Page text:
Review: The Hate U Give by Angie Thomas

2:52 PM

The Hate U Give by Angie Thomas |  Rating: ★★★★★   

"Sometimes you can do everything right and things will still go wrong. The key is to never stop doing right."

Wow--just wow. That's the only way I can accurately sum up my experience in reading this stunning debut from Angie Thomas. I can't remember the last time I was so deeply moved by any novel--not just a young adult novel. Perhaps, it was over a decade ago by a book that is very different yet so entwined with a similar message. When I was in middle school, my teacher suggested I read a book called Candle in the Wind by Maureen Crane Wartski. The Hate U Give tackles a very different topic of violence and the effect it has on a community.

Utterly relevant to the world we live in where the topic of violence against POC by the hands of police--The Hate U Give offers its readers a highly underrepresented voice to fiction. Even more, it is something that is instantly a classic for many who pick it up. Indeed, I'm not afraid to say that Angie Thomas not only carves a name for her work with this riveting debut; she has certainly won out a place for this novel on the best young-adult novels of all time. The Hate U Give is something we so desperately needed to see represented in literature and in the years to come, it will surely remain at the top of that list.

For decades to come, people will rightfully praise this novel and all the complexities that come hand in hand with it. Not only will it get people talking--and connecting to its characters, its stories--it will remind certain readers what life is like just beyond their setting. Seeing this story told in the eyes of Starr makes it even more moving. Starr is your neighbor, your sister, your best friend, your cousin, you.

Angie Thomas has a golden touch when it comes to accurately portraying the world we live in. From the privilege of others, to the simplicity of a community, to coming of age and realizing who you are or who you've always been, we see this story unfold from virtually all angles. The most important being Starr's and seeing the effect the murder of her childhood friend, Khalil, as she tries to navigate the waters yet to come. The Hate U Give is a raw and breathtakingly honest coming of age story you won't soon forget.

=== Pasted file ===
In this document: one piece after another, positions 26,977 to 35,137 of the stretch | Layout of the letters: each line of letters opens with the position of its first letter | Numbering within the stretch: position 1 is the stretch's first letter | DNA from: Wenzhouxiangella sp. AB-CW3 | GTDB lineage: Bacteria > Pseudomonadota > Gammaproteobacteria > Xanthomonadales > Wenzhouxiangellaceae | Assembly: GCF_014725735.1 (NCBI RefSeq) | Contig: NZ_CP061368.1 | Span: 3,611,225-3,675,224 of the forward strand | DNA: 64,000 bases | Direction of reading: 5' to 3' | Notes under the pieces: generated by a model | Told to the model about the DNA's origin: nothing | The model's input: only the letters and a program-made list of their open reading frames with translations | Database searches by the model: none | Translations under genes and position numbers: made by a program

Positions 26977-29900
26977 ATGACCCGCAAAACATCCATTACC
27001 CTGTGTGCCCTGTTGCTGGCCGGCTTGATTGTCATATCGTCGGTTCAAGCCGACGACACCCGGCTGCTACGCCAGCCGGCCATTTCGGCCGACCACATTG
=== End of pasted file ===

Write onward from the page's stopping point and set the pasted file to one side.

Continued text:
The main message is apparent from the summary but the beauty in the novel is a combination of every little detail and every breath of life. If it doesn't move you or provoke thought, you're not reading it properly. This is the type of novel--based up life--that signals conversation and leads to a greater purpose. Black lives matter. Black lives have always mattered. One of the most striking parts of this novel (beyond, you know, the entire thing) is the final chapter.

"I'll never give up. I'll never be quiet. I promise." Did anyone else burst into tears of pride over this ending? Starr's growth--from who she was before Khalil was killed, the scars she'd had previously from the death of her friend Natasha (when they were both only ten years old) and all the changes that came with something she--and Khalil--never asked for? Fuck. That's literally all I can say--fuck. It's that good.

Beyond this--not a single page lacks heart and soul. From Starr's family (I'm going to extend this to Kenya, Lyric and even DeVante) to their shop, to Starr's friends and boyfriend, everything was tied in beautifully and will leave you feeling so much. You've got a family dynamic that is unbeatable, a ton of fantastic characters (and then less than fantastic characters: I'm looking at you, Hailey) and a romance that doesn't take the reigns of this story.

Ultimately, it has all the makings of a perfect novel.

Angie Thomas, much like Starr, is a force to be reckoned with and deserves every bit of hype that she has received for The Hate U Give. Everything about this novel is unforgettable and will be around for decades and long after we are gone. A modern day classic that is impossible to put down--The Hate U Give is a glimmer of life and truth that cannot be avoided.

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